FOR IMMEDIATE RELEASE                                         CIV
THURSDAY, AUGUST 7, 1997                           (202) 616-2765
                                               TDD (202) 514-1888

     WASHINGTON, D.C. -- A government contractor will pay the
United States $22.8 million to settle claims it overcharged the
Department of Veterans Affairs (VA) for medical equipment by not
giving the government the same discount it gave commercial
customers, the Department of Justice announced today.

     Assistant Attorney General Frank Hunger of the Civil
Division and U.S. Attorney Zachary W. Carter of Brooklyn, New
York, said the settlement resolves all allegations against
Olympus America Inc. of Melville, New York.

     "When companies do business with the government and promise
to give the government a fair price, we intend to hold them to
their bargain," said Hunger.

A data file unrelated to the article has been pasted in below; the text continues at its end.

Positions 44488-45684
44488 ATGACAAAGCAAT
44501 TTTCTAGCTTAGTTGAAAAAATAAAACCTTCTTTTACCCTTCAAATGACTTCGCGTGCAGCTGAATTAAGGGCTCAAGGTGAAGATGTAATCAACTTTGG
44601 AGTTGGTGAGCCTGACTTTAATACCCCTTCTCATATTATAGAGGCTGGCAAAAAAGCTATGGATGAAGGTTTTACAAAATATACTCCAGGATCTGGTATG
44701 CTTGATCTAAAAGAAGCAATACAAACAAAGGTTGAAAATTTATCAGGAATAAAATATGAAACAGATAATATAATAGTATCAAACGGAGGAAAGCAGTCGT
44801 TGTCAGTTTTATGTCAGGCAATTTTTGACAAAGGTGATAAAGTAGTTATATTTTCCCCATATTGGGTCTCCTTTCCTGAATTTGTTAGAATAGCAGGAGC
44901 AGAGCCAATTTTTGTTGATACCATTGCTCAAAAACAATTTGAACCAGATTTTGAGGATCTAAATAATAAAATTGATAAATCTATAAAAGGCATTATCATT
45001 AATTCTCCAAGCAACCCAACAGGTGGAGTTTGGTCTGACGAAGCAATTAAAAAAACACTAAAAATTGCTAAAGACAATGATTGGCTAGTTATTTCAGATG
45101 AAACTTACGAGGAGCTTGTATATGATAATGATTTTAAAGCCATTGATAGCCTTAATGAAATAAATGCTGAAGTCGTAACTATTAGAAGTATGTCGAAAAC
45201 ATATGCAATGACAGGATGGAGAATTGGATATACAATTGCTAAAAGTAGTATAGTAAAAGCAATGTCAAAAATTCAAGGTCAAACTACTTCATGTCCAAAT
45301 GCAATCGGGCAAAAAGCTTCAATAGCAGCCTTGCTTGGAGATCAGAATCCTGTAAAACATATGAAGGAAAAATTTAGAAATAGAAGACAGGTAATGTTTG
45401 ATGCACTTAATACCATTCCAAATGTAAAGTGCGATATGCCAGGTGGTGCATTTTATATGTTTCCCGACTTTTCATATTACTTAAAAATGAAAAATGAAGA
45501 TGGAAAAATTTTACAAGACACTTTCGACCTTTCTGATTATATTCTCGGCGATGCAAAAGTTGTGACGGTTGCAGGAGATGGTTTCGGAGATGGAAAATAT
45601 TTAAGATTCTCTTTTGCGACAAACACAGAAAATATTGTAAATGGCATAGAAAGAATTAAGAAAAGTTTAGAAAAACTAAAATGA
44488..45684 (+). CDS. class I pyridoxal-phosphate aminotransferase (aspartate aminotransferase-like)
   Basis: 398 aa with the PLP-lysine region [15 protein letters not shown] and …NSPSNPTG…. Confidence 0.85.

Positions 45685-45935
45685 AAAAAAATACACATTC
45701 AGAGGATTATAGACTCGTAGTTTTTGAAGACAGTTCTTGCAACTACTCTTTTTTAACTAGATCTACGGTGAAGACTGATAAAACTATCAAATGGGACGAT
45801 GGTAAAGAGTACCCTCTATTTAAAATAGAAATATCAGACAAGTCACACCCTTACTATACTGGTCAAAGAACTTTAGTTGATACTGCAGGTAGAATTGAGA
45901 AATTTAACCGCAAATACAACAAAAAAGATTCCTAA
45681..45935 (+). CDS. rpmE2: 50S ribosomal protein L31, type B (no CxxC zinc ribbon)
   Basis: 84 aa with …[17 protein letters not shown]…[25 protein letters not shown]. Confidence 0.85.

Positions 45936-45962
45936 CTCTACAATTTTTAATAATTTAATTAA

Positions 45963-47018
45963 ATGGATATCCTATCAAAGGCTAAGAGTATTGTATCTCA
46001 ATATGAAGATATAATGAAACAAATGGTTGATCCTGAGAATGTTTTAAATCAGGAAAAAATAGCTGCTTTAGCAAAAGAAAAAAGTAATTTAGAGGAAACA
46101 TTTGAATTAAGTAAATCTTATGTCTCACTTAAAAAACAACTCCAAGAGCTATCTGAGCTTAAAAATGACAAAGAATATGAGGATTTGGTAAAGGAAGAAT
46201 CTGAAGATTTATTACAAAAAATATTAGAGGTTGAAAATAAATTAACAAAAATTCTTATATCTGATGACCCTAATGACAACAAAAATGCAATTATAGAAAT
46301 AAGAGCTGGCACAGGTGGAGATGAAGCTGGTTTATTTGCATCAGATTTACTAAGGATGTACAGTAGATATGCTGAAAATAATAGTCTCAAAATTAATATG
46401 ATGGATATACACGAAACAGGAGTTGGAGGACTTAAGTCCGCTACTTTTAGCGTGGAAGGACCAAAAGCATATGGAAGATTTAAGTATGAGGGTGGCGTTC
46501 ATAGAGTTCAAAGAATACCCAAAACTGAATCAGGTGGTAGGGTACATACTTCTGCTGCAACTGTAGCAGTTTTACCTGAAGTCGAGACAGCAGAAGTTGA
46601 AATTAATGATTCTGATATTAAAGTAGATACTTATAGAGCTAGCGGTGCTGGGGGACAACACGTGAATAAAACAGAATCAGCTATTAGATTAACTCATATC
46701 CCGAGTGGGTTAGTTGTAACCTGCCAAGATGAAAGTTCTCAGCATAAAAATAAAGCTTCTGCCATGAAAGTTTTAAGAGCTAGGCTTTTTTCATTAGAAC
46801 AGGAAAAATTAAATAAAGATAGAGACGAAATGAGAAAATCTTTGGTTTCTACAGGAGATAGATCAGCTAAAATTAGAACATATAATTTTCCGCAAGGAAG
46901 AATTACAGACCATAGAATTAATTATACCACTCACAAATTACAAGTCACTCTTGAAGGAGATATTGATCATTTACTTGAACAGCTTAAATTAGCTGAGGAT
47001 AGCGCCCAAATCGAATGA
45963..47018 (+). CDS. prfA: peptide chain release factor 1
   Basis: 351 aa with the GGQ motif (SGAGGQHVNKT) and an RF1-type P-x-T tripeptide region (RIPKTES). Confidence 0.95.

According to Hunger, Olympus' contracting personnel failed
to provide VA negotiators with accurate information concerning
its commercial pricing practices for such equipment as
colonoscopes, laparascopes and other medical supplies. 
     Olympus, which manufactures medical imaging equipment,
offered private businesses a discount on the equipment, but
offered a lesser discount to the government.  The VA negotiated
this lesser discount based upon Olympus' representation that it
did not give any discounts to commercial users.  As a result, VA
paid too much for the equipment.  

     Olympus, which was required by law and by its contract with
VA to disclose the information to the government, informed the
government of the overcharges under the VA's voluntary disclosure

     The VA's Office of Inspector General confirmed the
overcharges following an investigation.  The Civil Division and
the office of the U.S. Attorney in Brooklyn negotiated the